Gail continues with our January theme and her choice is:
Nina: a story of Nina Simone by Traci N. Todd and illustrated by Christian Robinson (Penguin Random House 2021).
“When I die, I’m going to know that I left something for my people to build on. That is my reward”. This is a quote from Nina Simone in 1969 which appears before the title page in the picturebook biography of Nina. Nina links well to the subjects of music and social history, in particular the Civil Rights Movement of the 1960s.
Nina is the story of Eunice who grew up to become the famous singer Nina Simone. It does not hide the fact that Nina encountered racism from a very early age and shows how she used her voice, words and music to speak out against racism, hate and prejudice.
Christian Robinson’s illustrations convey mood, themes and characters and also depict historical events during the Civil Rights Movement within Nina’s piano which enhance the narrative by providing information that is not in the story and which impacted on Nina’s music.
Nina is quite text-heavy so is best suited for upper primary/lower secondary children who may be learning in a bilingual/content-based setting. As a point of entry, children could watch the picturebook trailer and listen to a couple of Nina’s best-known songs or read along and listen to Traci N. Todd talking with TeachingBooks about creating Nina. It is also possible for children to listen and translate the text into their own language. And there is a short audiobook excerpt from Nina they can listen to and a read-aloud on YouTube.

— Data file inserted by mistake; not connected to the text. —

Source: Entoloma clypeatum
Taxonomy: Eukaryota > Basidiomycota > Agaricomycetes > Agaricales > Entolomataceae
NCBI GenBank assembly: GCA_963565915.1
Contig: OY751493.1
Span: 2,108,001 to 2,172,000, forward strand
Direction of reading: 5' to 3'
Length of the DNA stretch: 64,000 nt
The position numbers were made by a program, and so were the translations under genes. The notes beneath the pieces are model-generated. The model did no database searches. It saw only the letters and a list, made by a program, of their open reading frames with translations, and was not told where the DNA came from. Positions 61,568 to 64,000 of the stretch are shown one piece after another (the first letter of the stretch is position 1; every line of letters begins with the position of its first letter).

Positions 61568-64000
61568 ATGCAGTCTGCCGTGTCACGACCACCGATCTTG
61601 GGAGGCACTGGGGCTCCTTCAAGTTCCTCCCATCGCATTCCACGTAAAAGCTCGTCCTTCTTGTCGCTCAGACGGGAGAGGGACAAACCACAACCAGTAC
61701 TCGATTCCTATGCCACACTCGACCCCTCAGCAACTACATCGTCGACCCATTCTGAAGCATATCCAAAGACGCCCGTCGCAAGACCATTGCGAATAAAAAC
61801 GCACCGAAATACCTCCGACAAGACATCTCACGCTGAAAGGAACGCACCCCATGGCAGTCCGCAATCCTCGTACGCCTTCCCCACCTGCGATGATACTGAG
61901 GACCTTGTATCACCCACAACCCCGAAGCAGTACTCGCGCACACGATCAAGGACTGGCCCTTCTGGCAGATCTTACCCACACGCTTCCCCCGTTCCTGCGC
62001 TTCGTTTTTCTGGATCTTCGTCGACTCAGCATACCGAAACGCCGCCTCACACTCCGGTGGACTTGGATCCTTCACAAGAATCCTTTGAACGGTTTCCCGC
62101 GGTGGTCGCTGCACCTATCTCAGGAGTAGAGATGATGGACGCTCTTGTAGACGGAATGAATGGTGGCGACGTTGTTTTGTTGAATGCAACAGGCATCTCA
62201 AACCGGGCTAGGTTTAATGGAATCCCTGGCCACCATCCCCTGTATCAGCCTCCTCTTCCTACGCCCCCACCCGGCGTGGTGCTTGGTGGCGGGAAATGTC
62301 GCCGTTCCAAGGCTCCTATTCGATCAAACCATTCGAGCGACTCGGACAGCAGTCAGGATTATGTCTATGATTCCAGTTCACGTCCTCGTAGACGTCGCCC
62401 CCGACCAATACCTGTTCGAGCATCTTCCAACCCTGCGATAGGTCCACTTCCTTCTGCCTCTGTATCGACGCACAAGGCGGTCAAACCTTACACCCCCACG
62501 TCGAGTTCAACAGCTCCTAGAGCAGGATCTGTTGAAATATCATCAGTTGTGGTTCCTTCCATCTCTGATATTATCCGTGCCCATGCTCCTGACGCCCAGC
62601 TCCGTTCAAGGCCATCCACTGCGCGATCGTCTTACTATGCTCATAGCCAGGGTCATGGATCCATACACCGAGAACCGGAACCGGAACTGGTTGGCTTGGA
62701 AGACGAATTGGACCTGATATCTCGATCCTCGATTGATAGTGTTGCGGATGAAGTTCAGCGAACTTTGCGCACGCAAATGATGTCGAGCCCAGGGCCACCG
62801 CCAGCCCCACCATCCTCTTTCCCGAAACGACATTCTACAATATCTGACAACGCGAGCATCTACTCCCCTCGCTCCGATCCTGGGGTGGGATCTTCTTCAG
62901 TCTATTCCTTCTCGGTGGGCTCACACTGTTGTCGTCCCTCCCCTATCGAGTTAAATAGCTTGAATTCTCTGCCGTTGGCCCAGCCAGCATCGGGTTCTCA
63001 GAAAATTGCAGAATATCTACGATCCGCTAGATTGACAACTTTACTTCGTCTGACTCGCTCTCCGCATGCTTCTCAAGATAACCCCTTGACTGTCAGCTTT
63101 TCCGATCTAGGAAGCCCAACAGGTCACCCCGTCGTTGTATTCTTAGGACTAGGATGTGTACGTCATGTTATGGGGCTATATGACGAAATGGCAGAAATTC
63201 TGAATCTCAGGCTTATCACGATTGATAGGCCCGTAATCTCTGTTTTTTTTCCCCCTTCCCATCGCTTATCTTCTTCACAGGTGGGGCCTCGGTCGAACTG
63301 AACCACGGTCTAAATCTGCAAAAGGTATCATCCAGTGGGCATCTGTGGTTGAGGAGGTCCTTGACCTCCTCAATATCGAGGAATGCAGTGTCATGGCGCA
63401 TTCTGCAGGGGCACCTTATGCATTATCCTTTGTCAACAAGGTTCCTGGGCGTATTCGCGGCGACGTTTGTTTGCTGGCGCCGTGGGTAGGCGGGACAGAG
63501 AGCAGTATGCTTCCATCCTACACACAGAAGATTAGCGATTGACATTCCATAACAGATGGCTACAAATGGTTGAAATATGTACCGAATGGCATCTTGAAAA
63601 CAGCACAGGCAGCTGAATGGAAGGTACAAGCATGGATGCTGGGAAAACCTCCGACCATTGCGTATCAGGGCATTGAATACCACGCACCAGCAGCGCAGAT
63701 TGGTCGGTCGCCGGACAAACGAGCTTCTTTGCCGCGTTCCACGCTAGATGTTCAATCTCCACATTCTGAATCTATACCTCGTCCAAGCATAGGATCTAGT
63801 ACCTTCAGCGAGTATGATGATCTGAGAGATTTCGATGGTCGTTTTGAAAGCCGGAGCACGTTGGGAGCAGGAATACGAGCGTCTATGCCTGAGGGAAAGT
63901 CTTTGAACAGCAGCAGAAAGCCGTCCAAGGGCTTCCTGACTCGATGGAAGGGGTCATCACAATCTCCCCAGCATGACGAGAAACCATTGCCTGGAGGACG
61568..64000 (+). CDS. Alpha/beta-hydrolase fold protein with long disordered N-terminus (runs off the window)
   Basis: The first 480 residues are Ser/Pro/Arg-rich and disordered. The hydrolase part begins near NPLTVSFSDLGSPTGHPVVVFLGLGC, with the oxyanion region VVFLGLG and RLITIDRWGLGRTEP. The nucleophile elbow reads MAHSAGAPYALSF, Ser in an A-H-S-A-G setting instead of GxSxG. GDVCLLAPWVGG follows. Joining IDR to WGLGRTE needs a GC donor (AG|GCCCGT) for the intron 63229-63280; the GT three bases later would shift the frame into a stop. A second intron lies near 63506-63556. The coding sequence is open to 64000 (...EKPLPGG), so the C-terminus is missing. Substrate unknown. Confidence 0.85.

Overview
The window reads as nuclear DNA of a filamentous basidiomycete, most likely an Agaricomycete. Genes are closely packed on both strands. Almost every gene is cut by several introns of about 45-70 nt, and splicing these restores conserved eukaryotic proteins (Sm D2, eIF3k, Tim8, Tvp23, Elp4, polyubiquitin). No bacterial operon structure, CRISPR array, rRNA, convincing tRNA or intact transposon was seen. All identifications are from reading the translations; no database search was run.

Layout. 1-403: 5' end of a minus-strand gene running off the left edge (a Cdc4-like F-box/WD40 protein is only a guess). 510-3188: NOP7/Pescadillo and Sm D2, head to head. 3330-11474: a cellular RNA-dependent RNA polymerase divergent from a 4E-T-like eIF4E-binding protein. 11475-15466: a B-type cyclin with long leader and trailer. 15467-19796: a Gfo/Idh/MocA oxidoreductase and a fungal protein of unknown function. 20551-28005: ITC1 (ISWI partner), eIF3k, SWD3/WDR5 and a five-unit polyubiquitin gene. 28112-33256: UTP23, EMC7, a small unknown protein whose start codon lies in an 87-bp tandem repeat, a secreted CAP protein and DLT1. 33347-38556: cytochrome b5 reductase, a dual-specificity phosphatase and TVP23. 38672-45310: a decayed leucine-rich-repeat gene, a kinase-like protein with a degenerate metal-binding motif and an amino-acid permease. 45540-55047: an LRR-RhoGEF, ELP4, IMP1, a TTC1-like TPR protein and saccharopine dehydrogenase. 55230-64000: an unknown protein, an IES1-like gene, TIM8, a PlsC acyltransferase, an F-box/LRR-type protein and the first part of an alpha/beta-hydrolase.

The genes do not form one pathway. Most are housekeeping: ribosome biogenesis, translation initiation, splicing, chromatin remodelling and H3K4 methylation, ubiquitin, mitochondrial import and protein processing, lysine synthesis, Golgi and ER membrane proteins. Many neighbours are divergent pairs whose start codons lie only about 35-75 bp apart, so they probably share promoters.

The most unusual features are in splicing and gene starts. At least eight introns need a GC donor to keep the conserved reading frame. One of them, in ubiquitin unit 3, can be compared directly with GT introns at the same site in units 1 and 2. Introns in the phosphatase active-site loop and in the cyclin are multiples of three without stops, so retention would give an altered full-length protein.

The last line of the story is particularly powerful: “And when she sang of Black children—you lovely, precious dreams—her voice sounded like hope”.
Nina is timely in today’s climate and will support children to respond appropriately and to take action. We would love to hear how you use Nina with your classes.
Traci N. Todd talking about creating Nina.
Audio book excerpt